Award winning architect chosen to design pool
Zaha Haid, , rated among the world's leading architects, has designed the 20,000-seat venue that will stage the aquatics events and is set to become one of the London Olympics most iconic venues.
The winning design, which will form part of London's Olympic Park in Carpenters Road, Stratford, has a spectacular, sinuous S-shaped roof inspired by the flow of water prevalent on the building's riverside location, that is certain to make it a London landmark.
The space inside the building will include two 50-metre swimming pools and a competition diving pool.
The design will especially appeal to swimmers during the Games because each pool has an arena around it for spectators, creating a unique atmosphere.
"The interior design of the new aquatic centre is fantastic," said Grant Hackett, Australia's double Olympic gold medallist, at the time the plans were unveiled.
"I was impressed by the outside visuals but these new images are great - each competition pool has a spectator arena around it, which means there will be a great atmosphere for the events. As an athlete I know just how important this is."
After the Games, the centre design can be converted, with the pools dividing into different spaces, making it easy for community and elite swimmers of different abilities to use. The centre will also have an extensive health and fitness area to contribute to the long-term viability of the building.
Hadid was winner of the prestigious Laureate for the Pritzker Architects Prize 2004 and won a competition to design the pool organised by the London Development Agency, the Mayor's agency for business, jobs and regeneration.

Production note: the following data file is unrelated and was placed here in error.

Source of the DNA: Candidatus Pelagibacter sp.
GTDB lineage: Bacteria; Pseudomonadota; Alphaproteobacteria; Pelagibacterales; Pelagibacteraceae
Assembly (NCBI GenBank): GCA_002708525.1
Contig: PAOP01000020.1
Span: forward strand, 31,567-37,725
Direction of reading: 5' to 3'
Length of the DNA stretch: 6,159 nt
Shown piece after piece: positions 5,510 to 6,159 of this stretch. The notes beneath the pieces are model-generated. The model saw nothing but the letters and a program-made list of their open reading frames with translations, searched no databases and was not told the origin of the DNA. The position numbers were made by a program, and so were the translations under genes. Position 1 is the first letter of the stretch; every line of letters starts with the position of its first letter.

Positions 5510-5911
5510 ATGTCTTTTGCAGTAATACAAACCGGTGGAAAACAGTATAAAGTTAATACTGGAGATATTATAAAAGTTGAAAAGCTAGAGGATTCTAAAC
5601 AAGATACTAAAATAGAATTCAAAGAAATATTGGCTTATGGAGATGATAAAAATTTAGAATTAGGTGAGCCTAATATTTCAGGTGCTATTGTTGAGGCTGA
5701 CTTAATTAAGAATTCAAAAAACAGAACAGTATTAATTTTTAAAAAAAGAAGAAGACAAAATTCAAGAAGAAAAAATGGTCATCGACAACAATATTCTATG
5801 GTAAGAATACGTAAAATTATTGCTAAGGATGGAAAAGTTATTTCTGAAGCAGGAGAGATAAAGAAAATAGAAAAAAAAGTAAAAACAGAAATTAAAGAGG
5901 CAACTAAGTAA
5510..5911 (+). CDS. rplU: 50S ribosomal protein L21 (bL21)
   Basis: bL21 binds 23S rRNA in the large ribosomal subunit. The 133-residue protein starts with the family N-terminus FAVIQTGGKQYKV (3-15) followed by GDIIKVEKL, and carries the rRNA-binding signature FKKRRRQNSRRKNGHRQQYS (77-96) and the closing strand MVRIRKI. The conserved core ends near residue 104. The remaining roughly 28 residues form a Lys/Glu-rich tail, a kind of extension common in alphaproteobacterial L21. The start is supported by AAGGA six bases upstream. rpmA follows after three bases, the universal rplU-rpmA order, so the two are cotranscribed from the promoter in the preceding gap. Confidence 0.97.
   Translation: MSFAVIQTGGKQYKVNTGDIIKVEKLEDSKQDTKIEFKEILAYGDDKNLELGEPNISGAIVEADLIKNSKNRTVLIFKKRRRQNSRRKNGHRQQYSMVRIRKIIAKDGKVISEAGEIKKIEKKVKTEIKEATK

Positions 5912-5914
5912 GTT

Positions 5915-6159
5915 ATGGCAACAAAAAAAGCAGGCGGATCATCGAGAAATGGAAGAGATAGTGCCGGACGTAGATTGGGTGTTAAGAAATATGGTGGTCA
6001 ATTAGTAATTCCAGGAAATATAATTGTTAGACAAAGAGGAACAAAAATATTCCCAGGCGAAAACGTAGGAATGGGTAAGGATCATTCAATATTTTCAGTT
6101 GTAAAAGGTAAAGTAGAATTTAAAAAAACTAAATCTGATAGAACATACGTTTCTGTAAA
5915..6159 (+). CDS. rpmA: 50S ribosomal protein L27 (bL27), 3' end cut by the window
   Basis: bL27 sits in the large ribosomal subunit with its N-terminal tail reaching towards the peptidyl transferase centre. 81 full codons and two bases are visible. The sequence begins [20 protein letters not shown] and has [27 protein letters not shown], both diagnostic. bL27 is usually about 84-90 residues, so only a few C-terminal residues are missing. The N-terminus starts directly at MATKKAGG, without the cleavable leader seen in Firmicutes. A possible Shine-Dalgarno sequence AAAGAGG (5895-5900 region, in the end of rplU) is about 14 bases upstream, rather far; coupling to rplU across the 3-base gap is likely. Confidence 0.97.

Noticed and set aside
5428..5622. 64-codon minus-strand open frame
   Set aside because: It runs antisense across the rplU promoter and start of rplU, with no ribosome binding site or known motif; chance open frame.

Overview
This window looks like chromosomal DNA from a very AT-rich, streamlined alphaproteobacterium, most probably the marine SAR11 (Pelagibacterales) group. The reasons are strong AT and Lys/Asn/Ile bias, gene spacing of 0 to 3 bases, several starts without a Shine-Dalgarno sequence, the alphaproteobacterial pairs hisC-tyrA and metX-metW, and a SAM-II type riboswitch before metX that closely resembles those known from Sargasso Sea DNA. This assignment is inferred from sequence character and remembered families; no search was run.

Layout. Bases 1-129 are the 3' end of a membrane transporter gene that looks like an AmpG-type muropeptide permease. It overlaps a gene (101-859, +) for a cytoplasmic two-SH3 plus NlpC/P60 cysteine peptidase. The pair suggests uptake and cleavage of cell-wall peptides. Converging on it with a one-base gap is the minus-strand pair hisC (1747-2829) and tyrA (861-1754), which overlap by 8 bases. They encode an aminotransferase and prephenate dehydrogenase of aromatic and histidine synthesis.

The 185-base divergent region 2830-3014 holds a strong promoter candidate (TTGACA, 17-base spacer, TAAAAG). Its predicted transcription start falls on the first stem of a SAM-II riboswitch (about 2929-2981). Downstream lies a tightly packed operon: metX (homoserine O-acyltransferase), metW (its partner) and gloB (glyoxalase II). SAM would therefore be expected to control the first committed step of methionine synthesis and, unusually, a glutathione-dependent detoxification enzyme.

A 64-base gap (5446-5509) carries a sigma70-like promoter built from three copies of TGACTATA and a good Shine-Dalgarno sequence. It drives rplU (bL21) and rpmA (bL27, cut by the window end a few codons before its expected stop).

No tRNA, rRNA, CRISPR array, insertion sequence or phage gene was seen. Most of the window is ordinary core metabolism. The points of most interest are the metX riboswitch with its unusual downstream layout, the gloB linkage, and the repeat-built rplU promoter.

She is already working with engineering experts Ove Arup and Partners and top swimming pool architects S & P to turn his plans into reality.
The pool was due to be built whether London's bid was successful or not. But now it has been, Hadid's innovative plans will be showcased before the global audience they deserve.
"This is an outstanding design that will create a spectacular building, delivering the essential 'wow' factor for the 2012 Olympic Games and Paralympic Games," said Keith Mills, the chief executive during London's successful bid.
"It will then be cleverly transformed following the Games by taking away the majority of the 20,000 seats, which will not be needed, turning it into more intimate spaces suitable for community use. It gives the community a lasting sporting legacy."
Lord Patrick Carter, the chairman of Sport England and co-chair of the panel which chose the design, said: "We have chosen a design which will not only create a state-of-the-art environment for Olympic swimmers but will also provide a lasting legacy for swimming in London.
"The centre will have the ability to be used by elite swimmers, local clubs, universities, schools and most importantly of all, the local community."
Lord Rogers, of the Richard Rogers Partnership, who co-chaired the Panel that chose the design, said: "This building has an exceptional sculptural quality that will make it a wonderful building to visit, attracting people to East London. It sets the standard for architectural quality in this key regeneration area.'"